Position yourself as an expert

Once you’ve decided your brand and what you do, position yourself as an expert. Becoming an expert in a subject takes roughly 10,000 hours. Which means whatever you’re dedicating yourself to should be something you like and enjoy.

Being an expert means being the best at what you do. You’re not just another retailer, consultant, or designer – you are the BEST one. And people should hire you or buy from you because of your expertise. No matter if you’re an underdog, or first in your business, always striving to become an expert in your field will move your career and business forward.



How do you begin to position yourself as an expert in what you do? From selling handbags to building your own consulting business, you can position yourself by:

Leveraging your experience

Have 20 years designing and selling handbags? Don’t forget to include that piece of information when people are looking for you. Even if it’s on your About page and not throughout your site, make sure people know that you have extensive experience in what you’re talking about.

  • A varied career is just as important as one in the same industry or field. By working different types of roles, you can gain different experiences that you wouldn’t have had otherwise. Don’t discount experience just because it was broad instead of narrow in focus.
  • Showcase your wins. People don’t need to hear the ins and outs of every role you held in 20 years, just let them know what they can expect. Show your biggest wins, not the daily grind.
  • Publications and awards show industry validation. Let me people know if you’ve been published or received marketing/engineering/crafting awards. Industry validation can serve as another barometer of experience.

Leveraging your background

Don’t have 20 years experience at 23? Think about how your life experiences have shaped your unique perspective and personal brand. It doesn’t have to be a grand story like Slumdog Millionaire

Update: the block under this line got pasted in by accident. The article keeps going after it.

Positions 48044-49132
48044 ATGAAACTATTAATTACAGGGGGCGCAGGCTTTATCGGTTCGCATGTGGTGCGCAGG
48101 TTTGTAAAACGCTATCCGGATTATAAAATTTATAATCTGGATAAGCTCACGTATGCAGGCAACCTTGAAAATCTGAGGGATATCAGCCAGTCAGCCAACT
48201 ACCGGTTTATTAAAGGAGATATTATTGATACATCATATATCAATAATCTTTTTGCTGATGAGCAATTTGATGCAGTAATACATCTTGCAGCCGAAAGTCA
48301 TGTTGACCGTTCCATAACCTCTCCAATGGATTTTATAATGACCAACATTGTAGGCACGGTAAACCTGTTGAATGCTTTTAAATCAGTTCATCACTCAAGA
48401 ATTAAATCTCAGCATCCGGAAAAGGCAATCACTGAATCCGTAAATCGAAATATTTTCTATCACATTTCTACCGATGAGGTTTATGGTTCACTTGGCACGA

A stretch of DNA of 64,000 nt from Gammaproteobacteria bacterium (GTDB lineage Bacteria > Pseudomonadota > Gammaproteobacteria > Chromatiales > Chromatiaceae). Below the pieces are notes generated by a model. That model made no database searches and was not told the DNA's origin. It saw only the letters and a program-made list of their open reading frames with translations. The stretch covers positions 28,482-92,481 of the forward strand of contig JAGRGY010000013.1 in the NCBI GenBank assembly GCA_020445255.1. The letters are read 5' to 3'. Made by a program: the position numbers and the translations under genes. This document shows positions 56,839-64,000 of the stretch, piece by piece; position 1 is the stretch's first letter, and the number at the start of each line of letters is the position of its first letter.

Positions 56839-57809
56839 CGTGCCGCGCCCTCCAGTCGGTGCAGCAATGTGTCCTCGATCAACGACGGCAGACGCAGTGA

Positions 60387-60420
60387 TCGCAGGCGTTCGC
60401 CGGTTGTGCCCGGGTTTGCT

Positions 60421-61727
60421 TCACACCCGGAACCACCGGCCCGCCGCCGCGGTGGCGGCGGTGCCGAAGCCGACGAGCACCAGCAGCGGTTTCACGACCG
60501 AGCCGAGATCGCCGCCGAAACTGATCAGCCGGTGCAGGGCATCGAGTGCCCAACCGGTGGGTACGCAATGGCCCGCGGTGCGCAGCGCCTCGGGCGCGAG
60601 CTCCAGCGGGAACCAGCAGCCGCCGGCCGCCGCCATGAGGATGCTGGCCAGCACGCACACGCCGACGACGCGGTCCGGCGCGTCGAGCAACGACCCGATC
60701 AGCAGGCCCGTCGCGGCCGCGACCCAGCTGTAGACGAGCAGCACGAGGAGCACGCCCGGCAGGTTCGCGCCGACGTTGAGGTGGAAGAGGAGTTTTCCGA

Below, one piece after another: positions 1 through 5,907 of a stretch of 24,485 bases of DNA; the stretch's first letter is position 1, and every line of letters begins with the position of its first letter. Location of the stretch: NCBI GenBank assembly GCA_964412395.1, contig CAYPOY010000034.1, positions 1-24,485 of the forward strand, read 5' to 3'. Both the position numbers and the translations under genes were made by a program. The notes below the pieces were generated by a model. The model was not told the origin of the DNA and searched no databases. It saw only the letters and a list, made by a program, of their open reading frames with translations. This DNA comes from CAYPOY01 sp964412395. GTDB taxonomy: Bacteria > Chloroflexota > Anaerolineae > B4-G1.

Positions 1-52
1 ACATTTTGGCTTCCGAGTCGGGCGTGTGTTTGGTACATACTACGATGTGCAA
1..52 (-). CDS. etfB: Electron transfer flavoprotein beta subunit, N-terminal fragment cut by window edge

It can be a simpler story and background that draws people into what gives you a unique advantage: like growing up on a ranch, being raised by entrepreneurs, working since you were 12, or growing up an Army brat and moving every 6 months. Everyone has something unique to say about themselves.

  • You have value to add even with less experience. You can want it more, work harder for it, and stay open to new ideas. Don’t forget to leverage what you have, even if it isn’t years of experience.
  • Don’t discount yourself. Just because you’re new at something doesn’t mean you can’t become great with time, mentorship or practice. Everyone who once started was also a beginner.

Creating valuable content

Showing someone in another industry that you have a valuable perspective might mean creating content that would inspire them. Develop a blog that speaks to that potential employer or client that let’s them know that you know what you’re doing. Before jumping in, have an idea of who you’re trying to target and what you want to be known for.

Have an idea of what type of content you can be consistent in creating. Do you love writing? Write. Do you love talking? Podcast, live stream, or videos. Do you love social? Think Instagram, Facebook, or Twitter. No matter how you enjoy developing content, make sure you can keep delivering even when times get busy or stressful.

  • Be consistent. Within one year, this company created the #1 ranked swimming pool website in the world by blogging.
  • Create content you would want to read. What would be helpful to your client or customer? Write with them in mind. And if you’re bored reading your own words, chances are they are too.
  • Keep an idea log. You never know when you’ll be feeling tapped for an idea. By starting a journal and logging ideas as you have them, you can save them for a next piece of content.

Getting more experience

Gain experience in exactly what you want to do. You may have spent 20 years, or 4 months, building up your current level of expertise when you decide who your ideal client or type of work is. Don’t throw you previous experience out the window, use it to win the work you really want to do.

Even if you are in web design, and decide you only want to do sites for Instafamous Frenchies (a type of client I would love) then try and gain more French bulldogs in your portfolio. You can be very specific about what you want and see if becoming a more specific expert,  only Frenchie sites, brings you more happiness and expertise.

  • You can always learn more. More experiences, both good and bad, keep you learning and help inform future decisions.
  • Choose what you want and go for it. Let people know what you want to do, go back to school if you need to, and then work hard to make it work. If you want to hear about how Nicole Elle did it, listen here.
  • Say no to the opportunities you don’t want. It’s ok to say no to things you don’t want to do. Choose how you spend your time wisely and leave room for what types of clients or work you want!

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